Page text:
Washington — Doug Parker is OSHA’s first Senate-confirmed leader in nearly five years, after his nomination for assistant labor secretary was approved with a 50-41 vote Oct. 25.
Parker, who has served as head of the California Division of Occupational Safety and Health since September 2019, takes over for acting OSHA administrator Jim Frederick. The federal agency’s most recent Senate-confirmed leader was David Michaels, who resigned in January 2017.
On April 9, President Joe Biden announced his intent to nominate Parker, who sat before the Senate Health, Education, Labor and Pensions Committee for a confirmation hearing on May 27.
During the hearing, Parker was asked about Cal/OSHA’s emergency temporary standard on COVID-19, among other topics. Federal OSHA has since published an ETS on COVID-19 for health care workers and is expected to publish an ETS for general industry in the near future.
That ETS will apply to employers with at least 100 workers to ensure full vaccination or weekly negative testing of their workforce. It’s undergoing a required review by the White House Office of Information and Regulatory Affairs, one of the final steps before publication in the Federal Register.
In an Oct. 25 press release, Rep. Virginia Foxx (R-NC), ranking member of the House Education and Labor Committee, said she is “deeply concerned with Doug Parker’s ability to run OSHA,” in part because of the Cal/OSHA ETS. She continued: “His track record suggests that instead of following the science, he will follow in the Biden administration’s footsteps by creating uncertainty and confusion through politicized policy.”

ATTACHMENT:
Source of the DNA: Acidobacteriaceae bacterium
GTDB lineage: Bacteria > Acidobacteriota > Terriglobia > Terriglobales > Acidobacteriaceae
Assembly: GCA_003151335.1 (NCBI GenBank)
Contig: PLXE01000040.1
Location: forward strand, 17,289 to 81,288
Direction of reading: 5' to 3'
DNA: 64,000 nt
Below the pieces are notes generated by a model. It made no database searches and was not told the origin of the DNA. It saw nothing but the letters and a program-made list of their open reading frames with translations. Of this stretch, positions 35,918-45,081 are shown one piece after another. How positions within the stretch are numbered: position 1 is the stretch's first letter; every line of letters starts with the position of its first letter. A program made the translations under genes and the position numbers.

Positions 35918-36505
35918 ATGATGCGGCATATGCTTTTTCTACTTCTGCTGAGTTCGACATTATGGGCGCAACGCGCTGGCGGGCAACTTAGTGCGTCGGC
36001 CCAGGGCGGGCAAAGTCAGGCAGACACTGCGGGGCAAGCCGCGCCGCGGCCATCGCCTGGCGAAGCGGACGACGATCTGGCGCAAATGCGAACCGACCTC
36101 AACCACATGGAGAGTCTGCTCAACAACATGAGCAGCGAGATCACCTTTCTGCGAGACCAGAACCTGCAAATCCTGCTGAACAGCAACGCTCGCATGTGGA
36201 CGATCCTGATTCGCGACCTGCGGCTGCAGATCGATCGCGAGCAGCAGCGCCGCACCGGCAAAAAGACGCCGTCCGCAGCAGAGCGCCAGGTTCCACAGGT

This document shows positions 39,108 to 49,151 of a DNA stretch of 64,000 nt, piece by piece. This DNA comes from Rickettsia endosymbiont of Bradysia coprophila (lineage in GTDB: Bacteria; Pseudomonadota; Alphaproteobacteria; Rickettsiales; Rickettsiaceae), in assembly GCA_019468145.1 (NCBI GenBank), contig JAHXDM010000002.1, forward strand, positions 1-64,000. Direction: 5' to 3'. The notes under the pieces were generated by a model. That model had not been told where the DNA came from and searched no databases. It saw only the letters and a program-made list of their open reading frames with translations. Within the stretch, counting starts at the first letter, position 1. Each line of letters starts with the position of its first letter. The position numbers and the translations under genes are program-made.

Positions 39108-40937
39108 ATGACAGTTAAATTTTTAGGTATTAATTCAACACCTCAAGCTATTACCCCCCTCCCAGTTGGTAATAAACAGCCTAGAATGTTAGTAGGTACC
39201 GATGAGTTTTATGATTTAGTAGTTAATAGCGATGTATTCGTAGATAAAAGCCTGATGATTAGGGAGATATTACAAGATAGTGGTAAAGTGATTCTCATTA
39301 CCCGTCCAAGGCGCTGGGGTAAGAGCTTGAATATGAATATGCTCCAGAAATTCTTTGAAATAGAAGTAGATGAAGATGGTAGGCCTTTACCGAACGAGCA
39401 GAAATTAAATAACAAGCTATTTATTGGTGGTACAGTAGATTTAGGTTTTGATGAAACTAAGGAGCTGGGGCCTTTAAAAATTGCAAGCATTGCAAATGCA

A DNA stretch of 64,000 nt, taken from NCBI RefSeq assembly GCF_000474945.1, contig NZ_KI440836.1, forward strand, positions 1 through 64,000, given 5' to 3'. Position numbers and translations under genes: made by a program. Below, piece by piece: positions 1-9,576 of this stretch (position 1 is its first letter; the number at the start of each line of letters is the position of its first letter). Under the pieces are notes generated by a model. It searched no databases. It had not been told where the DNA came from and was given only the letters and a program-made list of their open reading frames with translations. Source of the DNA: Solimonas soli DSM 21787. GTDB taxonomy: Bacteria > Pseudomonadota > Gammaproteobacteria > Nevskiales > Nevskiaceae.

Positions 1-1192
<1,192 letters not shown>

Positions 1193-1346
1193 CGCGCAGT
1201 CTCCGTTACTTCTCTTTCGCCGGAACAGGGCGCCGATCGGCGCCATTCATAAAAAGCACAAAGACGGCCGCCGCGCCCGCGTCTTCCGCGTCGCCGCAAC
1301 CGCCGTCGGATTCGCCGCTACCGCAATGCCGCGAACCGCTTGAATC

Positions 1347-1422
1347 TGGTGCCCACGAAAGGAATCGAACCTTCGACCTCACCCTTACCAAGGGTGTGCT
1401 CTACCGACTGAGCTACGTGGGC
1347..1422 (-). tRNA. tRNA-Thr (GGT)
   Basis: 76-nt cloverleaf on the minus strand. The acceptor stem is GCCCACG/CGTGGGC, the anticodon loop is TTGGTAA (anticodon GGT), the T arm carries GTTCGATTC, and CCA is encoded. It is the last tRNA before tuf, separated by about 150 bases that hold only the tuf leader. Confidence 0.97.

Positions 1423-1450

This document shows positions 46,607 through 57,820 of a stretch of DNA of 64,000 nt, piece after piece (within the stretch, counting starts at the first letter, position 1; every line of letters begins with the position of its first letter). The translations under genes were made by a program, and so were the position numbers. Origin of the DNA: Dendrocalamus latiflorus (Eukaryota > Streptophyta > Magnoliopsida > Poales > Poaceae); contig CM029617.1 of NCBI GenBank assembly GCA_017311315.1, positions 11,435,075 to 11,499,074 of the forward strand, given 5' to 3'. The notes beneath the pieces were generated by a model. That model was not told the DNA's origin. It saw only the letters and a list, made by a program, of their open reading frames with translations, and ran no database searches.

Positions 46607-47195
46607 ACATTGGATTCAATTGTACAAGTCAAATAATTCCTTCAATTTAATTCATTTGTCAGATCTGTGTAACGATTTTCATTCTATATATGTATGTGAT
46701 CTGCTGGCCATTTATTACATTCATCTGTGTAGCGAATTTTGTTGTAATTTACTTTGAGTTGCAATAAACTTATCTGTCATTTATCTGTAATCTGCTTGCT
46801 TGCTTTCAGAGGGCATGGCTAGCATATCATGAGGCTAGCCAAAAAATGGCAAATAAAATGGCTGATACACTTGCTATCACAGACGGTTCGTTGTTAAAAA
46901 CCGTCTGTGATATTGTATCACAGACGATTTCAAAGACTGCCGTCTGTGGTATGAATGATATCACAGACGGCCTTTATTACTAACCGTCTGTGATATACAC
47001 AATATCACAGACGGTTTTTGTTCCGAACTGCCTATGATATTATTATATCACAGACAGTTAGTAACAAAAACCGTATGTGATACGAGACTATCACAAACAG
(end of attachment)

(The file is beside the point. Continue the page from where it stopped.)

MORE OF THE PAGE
Meanwhile, HELP Committee Chair Patty Murray (D-WA) wrote on the HELP Committee Dems’ Twitter account that Parker has been a “dogged advocate for worker safety” throughout his career. “I have no doubt that will continue in this new role,” she added.
Before heading Cal/OSHA, Parker was the executive director of Worksafe – a legal services provider in Oakland, CA. He previously served as deputy assistant secretary of policy and a senior policy advisor at the Mine Safety and Health Administration during the Obama administration, and was a partner at the Mooney, Green, Saindon, Murphy and Welch law firm in Washington. In addition, he served as a staff attorney for the United Mine Workers of America.
In a statement issued Oct. 26, the National Safety Council says it looks forward to working with Parker on increasing vaccinations among workers; reversing the upward trend of workplace fatalities; and increasing diversity, equity and inclusion in the occupational safety field.
“At NSC, the health and safety of U.S. workers are at the forefront of decision-making,” the statement reads, “and the council anticipates working closely with Mr. Parker toward our shared goal of zero workplace fatalities.”